The effects of whole mushrooms during inflammation

There are thousands of different mushroom species and about 700 species have been reported to have significant pharmacological properties [1, 2]. Medicinal mushrooms have a long history of use in traditional Oriental therapies. Hot-water-soluble fractions of medicinal mushrooms have been used as medicine in the Far East [3]. In addition, mushroom extracts have begun to be sold as dietary supplements with a world-wide market value of around 5-6 billion US dollars per year [4].

Isolated mushroom constituents have been shown to have beneficial effects on experimental cancer. Efforts have been made to isolate and purify the active and protective components of mushrooms. Many of these compounds are large polysaccharides or β-(1→6)-branched β-(1→3)-linked glucans. The β-glucans have been shown to inhibit tumor growth in vitro and in vivo. The β-glucans lentinan from Lentinus edodes, schizophyllan (sonifilan) from Schizophyllum commune, grifolan from Grifola frondosa, and extracts from Sclerotinia sclerotiorum all have anti-tumor activity. Intratumor injection of an acid-treated fraction of Agaricus blazei inhibited tumor growth of that tumor as well as other tumors at remote sites [5]. An extract from the Phellinus rimosus mushroom extended the life span of mice by 96% following injection of tumor cells in an experimental Dalton’s lymphoma ascites model [6]. Injection of a methanol crude extract from Lepista inversa also increased life span by 50% in a lymphocyte leukemia model [7]. Extracts of multiple varieties of mushrooms have been shown to be protective in experimental cancer models; presumably because in part they boost anti-tumor immunity. Whether these same benefits of mushrooms can be derived from whole mushrooms instead of the isolated components is not known.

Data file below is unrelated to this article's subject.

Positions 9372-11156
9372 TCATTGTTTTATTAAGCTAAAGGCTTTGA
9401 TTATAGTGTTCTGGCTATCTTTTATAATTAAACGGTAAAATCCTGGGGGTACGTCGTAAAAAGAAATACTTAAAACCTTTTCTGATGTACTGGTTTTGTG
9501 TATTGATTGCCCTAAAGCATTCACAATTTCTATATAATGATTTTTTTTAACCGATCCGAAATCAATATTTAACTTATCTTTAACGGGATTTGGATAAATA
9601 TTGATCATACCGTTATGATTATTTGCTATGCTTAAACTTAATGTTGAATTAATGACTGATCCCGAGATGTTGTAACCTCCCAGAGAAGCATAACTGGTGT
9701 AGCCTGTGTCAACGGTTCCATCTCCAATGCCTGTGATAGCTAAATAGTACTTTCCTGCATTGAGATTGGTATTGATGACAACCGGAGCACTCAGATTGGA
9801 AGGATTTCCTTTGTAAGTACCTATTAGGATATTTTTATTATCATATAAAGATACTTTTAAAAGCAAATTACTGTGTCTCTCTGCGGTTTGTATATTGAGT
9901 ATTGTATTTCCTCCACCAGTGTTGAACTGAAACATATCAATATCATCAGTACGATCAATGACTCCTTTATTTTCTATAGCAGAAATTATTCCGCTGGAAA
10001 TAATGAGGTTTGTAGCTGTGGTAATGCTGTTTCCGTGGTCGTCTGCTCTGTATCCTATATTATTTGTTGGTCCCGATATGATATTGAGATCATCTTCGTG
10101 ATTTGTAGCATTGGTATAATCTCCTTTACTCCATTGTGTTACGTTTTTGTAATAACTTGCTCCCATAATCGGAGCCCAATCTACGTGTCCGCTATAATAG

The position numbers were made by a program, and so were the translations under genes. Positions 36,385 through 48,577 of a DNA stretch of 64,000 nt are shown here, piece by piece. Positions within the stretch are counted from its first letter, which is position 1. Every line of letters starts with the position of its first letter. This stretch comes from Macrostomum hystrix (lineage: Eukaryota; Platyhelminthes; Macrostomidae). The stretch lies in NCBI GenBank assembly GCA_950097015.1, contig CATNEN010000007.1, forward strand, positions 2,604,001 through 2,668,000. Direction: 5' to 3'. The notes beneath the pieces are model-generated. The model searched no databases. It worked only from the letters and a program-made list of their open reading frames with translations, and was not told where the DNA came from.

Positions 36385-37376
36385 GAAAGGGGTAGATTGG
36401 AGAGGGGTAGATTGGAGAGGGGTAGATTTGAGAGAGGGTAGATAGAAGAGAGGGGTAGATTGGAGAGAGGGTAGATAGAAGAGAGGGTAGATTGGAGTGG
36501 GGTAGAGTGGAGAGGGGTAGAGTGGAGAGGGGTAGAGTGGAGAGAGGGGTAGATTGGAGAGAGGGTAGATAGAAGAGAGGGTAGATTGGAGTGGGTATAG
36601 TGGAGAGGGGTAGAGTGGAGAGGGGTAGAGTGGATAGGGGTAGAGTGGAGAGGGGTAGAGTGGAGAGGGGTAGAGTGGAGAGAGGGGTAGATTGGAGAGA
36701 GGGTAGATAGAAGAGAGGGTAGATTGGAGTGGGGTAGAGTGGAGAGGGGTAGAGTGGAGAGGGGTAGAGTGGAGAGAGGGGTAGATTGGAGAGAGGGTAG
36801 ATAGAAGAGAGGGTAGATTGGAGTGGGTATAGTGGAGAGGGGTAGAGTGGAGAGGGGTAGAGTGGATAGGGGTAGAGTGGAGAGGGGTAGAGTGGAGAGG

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There is considerable information and research on identifying the biologically active components of medicinal mushrooms and using them as therapies and immune system modulators. What is less clear is whether the active components of edible mushrooms are present in adequate amounts to show benefits when consuming whole mushrooms or using extracts from whole mushrooms in vitro. Furthermore, there are concerns about the toxicologic side effects of whole mushrooms especially the Agaricus species that might counter-indicate recommending eating mushrooms. The aims of the present study were 1) to determine what the effects of whole mushroom extracts were on the cytokine profile of macrophage and T cell cultures in vitro, 2) to determine whether feeding mice diets that contained 1-2% whole mushrooms resulted in measurable changes in immunity, and 3) to determine whether 2% whole mushrooms diets led to pathologic findings in tissues likely to be affected (liver, kidney, gastrointestinal tract).

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